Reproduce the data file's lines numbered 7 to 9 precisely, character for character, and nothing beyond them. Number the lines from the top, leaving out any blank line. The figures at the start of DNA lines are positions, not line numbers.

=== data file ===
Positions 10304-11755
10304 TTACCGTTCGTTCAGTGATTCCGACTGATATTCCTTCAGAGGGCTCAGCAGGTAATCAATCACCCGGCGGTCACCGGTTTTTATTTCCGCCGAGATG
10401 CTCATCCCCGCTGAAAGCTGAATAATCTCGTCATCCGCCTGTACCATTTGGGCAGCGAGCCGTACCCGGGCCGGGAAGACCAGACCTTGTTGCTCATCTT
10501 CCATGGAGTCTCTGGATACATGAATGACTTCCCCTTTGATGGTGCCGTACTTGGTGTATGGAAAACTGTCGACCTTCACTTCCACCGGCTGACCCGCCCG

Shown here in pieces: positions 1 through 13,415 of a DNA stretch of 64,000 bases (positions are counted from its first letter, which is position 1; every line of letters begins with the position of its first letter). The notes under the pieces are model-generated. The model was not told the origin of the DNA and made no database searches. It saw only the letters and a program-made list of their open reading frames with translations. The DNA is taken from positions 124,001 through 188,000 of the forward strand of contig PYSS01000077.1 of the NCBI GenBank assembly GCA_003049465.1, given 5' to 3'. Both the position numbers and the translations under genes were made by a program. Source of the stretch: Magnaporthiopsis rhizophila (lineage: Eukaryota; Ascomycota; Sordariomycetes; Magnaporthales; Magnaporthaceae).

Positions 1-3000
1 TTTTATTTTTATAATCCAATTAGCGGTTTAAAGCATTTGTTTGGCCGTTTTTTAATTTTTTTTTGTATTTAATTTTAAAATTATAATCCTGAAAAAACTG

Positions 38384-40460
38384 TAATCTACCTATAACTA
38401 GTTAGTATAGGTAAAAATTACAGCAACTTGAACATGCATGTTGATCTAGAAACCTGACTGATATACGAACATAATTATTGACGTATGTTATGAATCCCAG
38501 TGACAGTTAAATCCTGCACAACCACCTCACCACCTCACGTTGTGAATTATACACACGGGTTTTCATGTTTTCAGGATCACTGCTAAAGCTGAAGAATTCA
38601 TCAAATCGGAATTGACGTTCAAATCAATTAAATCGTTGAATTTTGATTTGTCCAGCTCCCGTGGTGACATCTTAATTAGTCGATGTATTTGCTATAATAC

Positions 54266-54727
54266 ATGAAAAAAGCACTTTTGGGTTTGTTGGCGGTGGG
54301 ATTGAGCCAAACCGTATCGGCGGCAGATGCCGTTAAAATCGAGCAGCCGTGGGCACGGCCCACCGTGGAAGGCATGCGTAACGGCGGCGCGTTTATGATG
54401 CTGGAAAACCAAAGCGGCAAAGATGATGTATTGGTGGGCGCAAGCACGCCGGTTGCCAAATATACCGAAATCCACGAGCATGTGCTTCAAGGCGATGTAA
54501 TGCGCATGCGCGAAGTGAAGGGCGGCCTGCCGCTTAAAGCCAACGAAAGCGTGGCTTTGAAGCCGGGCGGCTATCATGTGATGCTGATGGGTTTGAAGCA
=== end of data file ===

1 TTTTATTTTTATAATCCAATTAGCGGTTTAAAGCATTTGTTTGGCCGTTTTTTAATTTTTTTTTGTATTTAATTTTAAAATTATAATCCTGAAAAAACTG

Positions 38384-40460
38384 TAATCTACCTATAACTA